Defense counsel Svetlana Sidorkina motioned for several pledges to stand surety, including those made by Novaya Gazeta editor-in-chief Dmitry Muratov and Rain TV owner Alexander Vinokurov (who came to court in person), to be entered into the record, as well as positive character references of the defendant submitted by the Opposition Coordinating Council (to which Gaskarov was elected with twenty-two thousand votes) and its local analogue, the Zhukovsky People’s Council. Igor Volk, a cosmonaut and Hero of the Soviet Union, and Vladimir Kondratenko, a distinguished Soviet test pilot, also honored Gaskarov with positive letters of reference. Sidorkina likewise motioned for a petition, signed by five hundred residents of Zhukovsky (where Gaskarov was born and lives), calling for less severe pre-trial restrictions, and media articles detailing Gaskarov’s activities as an anti-fascist and public figure, to be entered into the record. “Would someone hiding from the law be engaged in social activism?” she asked.

Investigator Alexei Bykov predictably asked the court not to admit most of this into the record: “The main character reference for Gaskarov—that he was part of a group of people that attacked police officers—is quite sufficient.” From his cage, Gaskarov reiterated to the judge that he had pulled a police officer away from a demonstrator whom the officer was attempting to detain, but that he did not regard this as a violent confrontation: he had no intention of hurting the policeman and caused him no physical harm. Gaskarov himself was beaten on Bolotnaya Square on May 6, 2012, and soon afterwards he filed a complaint against the riot police who had attacked him, along with a medical report on his injuries. “This shows I had no intention of going into hiding,” he explained to the judge in the quiet, calm voice one uses to pacify a child.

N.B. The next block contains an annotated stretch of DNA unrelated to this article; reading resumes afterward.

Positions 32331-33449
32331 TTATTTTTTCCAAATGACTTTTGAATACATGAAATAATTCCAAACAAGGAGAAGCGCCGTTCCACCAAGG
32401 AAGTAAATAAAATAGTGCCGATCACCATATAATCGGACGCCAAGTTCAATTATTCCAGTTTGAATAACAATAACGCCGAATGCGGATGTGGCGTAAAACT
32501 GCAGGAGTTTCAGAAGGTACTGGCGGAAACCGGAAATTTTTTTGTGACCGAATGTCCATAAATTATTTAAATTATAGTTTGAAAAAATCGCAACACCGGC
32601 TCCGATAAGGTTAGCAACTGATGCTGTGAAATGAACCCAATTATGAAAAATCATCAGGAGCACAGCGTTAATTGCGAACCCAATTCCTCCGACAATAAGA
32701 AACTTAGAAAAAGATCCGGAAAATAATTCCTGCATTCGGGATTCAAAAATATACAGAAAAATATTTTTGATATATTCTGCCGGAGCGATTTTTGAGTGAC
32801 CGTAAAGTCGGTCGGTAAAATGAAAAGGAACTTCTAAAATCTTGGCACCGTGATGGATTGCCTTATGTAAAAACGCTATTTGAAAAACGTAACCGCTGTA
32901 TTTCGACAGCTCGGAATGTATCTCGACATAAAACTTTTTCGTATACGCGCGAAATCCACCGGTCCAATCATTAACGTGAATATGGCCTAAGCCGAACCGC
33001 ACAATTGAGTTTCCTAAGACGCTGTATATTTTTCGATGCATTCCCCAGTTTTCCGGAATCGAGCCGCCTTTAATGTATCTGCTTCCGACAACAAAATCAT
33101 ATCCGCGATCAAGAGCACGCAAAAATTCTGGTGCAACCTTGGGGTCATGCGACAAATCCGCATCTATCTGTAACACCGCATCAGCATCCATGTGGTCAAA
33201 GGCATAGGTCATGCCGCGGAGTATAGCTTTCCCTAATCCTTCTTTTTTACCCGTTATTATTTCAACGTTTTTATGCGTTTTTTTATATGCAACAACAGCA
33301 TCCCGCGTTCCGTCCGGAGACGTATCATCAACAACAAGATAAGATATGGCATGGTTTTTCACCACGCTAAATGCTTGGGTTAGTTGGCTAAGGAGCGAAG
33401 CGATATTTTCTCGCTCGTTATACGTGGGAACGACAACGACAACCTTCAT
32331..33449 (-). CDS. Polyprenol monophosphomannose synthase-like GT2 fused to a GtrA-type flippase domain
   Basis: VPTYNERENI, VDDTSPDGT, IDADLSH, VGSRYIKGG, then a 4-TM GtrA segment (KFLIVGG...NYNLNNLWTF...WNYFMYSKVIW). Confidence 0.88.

Bykov read, it seems, from the same document as during Gaskarov’s arrest hearing in April, because the language was the same: “[Gaskarov] led a secretive life, changed places of residence, and planned to go into hiding abroad.” Except before it had simply been “abroad”; now the record also contains “countries with anti-Russian sentiments,” where, according to the investigation, Gaskarov often traveled.

Yegor Ozherelyev, a colleague of Gaskarov’s from the consulting company Expert Systems, came to court in person to deny that Gaskarov had been in hiding before his arrest. He showed that Gaskarov was a responsible employee who successfully coped with any task and came to work punctually, being absent only when he had been met outside the office by members of the security services and taken away for a “chat.”

Sidorkina moved that Gaskarov be released on bail: his mother had pledged her apartment, which is valued at 3.5 million rubles [approx. 81,000 euros] and where her son is officially registered. “He owns no apartment. The mom is a different person,” said the prosecutor in his objection to the motion.